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Resume Connection: Resume Tips, #29

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Three Easily Avoidable Resume Mistakes

by Linda Matias of

You’ve all been there: Writing one resume after another. Deleting, rewriting, deleting, and rewriting until you become so overwhelmed that you decide to send what you have in the hope that an employer bites.

You try that plan and it doesn’t work, so you find yourself reading article after article on resume writing, eager to become inspired by little nuggets of wisdom that Nationally Certified Resume Writers provide.

So to not disappoint, I have provided the top three resume mistakes that are easily avoidable. Follow the resume advice below and you will increase the chances that your resume will read better than your previous attempts.

Mistake #1: “Jack of All Trades” Resume

Let’s face it: an employer is never looking for a hairdresser/janitor/customer service representative. You will find job descriptions are very specific in terms of what qualifications are needed for the open position—the focus being on the main responsibilities of the job. Still, you may be hesitant to write a very specific resume because you want the reader to know everything about you, just in case a position opens up that you are semi-qualified for.

This strategy almost always backfires. If you send a resume that lacks focus, the hiring manager will assume that you are unfocused and ready to accept any job that comes along. In the meantime, your competition is submitting focused resumes that speak to what the organization is looking for. Who do you think will be the one called in for an interview?

It’s okay if you have more than one focus. Most job seekers do. However, if you fall into this category, this means that you will need more than one resume. There really isn’t any way around this. If you want to get noticed, the resumes you are submitting have to hone in on what the hiring organization is looking for.

Mistake #2: Overuse of Bullets

Statistics indicate that the majority of hiring managers glance at resumes instead of reading them fully. It’s hard to blame them, since most receive hundreds of resumes for every open position.

With this statistic in mind, use bullet points sparingly—to bring attention to your most notable accomplishments. If the whole document is bulleted, it is difficult for the reader to know what is important and quickly grasp your achievements. It’s best to include responsibilities in paragraph form and only use bullets for special highlights. Let’s take a look at the following example:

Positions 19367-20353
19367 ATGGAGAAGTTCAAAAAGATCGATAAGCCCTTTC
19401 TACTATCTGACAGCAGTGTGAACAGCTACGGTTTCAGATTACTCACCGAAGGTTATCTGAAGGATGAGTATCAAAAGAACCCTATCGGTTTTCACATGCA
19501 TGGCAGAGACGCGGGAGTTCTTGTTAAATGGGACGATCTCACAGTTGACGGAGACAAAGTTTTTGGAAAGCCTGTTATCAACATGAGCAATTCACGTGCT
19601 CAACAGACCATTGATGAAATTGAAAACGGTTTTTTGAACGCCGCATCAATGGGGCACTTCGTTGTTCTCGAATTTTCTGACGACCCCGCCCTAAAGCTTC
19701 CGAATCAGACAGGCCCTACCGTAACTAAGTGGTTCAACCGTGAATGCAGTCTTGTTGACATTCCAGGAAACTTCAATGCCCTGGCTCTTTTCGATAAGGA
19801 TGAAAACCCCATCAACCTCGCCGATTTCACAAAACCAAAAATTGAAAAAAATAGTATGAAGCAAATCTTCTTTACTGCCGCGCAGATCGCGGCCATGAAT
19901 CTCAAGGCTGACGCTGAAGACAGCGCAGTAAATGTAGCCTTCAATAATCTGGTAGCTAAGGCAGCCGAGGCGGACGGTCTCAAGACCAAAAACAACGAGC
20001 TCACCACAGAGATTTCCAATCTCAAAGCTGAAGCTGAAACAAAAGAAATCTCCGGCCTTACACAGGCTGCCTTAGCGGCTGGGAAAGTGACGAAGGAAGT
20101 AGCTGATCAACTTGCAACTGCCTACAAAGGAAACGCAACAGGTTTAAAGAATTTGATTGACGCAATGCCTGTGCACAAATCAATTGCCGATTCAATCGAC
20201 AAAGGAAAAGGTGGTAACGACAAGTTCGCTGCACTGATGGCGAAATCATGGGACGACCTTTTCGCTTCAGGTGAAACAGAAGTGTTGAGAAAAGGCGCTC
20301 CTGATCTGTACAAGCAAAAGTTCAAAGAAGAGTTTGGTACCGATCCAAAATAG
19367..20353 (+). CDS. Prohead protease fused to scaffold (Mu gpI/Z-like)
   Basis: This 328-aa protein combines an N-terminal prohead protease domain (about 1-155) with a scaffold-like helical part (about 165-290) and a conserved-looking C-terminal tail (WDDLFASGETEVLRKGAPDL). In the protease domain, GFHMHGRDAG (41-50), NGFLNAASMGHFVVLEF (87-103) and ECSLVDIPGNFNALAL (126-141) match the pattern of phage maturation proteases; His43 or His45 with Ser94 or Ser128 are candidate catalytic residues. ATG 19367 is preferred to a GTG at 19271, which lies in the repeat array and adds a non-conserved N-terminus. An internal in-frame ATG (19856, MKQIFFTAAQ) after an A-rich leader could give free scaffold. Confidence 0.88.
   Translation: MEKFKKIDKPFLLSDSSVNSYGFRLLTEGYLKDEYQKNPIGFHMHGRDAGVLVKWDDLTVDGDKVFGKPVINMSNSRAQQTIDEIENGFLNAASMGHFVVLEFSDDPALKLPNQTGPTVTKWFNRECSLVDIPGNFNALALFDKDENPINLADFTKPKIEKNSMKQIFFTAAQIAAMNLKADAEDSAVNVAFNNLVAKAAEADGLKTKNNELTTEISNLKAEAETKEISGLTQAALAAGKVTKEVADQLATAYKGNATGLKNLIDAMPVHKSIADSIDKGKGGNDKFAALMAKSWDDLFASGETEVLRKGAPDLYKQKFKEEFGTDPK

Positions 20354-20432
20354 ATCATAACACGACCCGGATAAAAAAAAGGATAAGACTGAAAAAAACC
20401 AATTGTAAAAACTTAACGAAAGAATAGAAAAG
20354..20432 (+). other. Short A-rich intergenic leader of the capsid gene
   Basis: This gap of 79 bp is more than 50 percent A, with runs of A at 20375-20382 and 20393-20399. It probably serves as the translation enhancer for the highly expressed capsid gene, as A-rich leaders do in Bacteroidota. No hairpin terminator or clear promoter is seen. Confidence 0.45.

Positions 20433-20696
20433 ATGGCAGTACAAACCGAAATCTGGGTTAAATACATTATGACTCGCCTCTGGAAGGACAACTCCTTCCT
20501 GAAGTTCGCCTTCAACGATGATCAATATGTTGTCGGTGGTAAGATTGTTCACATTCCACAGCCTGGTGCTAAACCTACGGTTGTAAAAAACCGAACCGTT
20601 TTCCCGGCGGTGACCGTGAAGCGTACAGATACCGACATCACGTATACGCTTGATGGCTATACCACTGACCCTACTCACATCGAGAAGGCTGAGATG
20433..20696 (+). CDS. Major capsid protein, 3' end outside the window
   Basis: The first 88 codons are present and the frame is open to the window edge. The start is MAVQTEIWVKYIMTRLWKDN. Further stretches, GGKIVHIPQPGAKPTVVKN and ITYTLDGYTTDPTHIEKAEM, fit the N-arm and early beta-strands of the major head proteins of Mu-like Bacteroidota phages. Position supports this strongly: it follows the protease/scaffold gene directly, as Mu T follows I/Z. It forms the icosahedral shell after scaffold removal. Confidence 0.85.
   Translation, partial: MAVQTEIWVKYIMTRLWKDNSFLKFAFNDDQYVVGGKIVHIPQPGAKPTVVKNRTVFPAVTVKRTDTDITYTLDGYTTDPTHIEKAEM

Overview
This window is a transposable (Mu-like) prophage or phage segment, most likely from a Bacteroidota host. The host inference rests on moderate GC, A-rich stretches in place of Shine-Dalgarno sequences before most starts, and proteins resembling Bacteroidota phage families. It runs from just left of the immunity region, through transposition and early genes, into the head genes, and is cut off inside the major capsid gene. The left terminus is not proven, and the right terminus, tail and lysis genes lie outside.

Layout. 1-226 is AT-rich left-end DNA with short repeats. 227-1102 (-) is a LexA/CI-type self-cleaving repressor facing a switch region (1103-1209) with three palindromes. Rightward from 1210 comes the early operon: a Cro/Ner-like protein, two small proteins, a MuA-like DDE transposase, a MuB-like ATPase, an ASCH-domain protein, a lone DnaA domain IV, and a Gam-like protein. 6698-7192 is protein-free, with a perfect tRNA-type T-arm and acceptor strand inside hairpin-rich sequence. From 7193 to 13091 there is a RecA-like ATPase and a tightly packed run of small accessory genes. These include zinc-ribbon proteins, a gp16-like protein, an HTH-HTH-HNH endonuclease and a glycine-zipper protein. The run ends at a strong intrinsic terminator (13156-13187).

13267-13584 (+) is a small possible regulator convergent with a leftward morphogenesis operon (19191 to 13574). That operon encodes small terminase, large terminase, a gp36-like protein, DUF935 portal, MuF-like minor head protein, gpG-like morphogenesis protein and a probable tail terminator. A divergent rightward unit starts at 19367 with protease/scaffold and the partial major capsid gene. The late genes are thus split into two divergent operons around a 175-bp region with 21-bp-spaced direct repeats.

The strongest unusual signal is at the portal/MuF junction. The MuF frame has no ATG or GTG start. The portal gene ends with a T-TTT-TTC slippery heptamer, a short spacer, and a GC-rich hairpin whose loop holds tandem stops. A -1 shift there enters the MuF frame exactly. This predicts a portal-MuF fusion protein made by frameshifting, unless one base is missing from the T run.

In charge of purchasing textiles and household items. Analyzed inventory, handled incoming orders, and reviewed forecasts of product requirements. Completed selection, purchasing, and branding for high-profile customers including Krombacher, Mercedes, and Premiere Television. Oversaw students in vocational training and translated supplier specifications from German to English.

Selected Accomplishments:

  • Independently re-negotiated prices and captured reductions of up to 35%, establishing purchasing scale and re-negotiation standard for other purchasers.

  • Created internal catalogue for all purchasing departments, reducing inventory up to 60% while concurrently decreasing costs in new purchasing quantities required.

  • Saved company substantial new-hire costs by assuming responsibilities for four other positions. Served as designated staff spokesperson to boost morale and teamwork.

  • Established exchange between Purchasing and Warehouse departments to improve teamwork while ensuring stronger focus on company rather than department.

As you can see, using bullets appropriately will make the resume much easier to read and allow the decision maker to focus on the most important aspect of the resume—your accomplishments.

Mistake #3: Making Achievements Sound Bland

The reader is interested not only in your accomplishment, but also the steps you took in between. For example, stating “Created high-quality exhibits” leaves readers scratching their heads wondering how you did it.

Your best bet is to expand on your accomplishments and describe the how. For example, “Created series of excellent, high-quality exhibits while working within strict, limited budget; developed new gallery concept focused on young, modern artists working within various mediums including jewelry design, ceramics, porcelain, and photography” is a much more informative statement, leaving the reader to truly appreciate the scope of your achievement.


Certified in all three areas of the job search—Certified Interview Coach ™ (CIC), Job & Career Transition Coach (JCTC), and Nationally Certified Resume Writer (NCRW)—Linda Matias is qualified to assist you in your career transition, whether it be a complete career makeover, interview preparation, or resume assistance. She is also the author of "How to Say It: Job Interviews" (Prentice Hall, August 2007). You can contact Linda Matias at linda @ or visit her Website for additional career advice and to view resume samples.

We offer a confidential consultation. Information gathered online or in a one-on-one meeting will not be disclosed to any outside source.

To learn more about our services:

  • Email: evaluation

  • Phone: (631) 382.2425

  • Address: 34 East Main Street, #276 Smithtown, NY 11787


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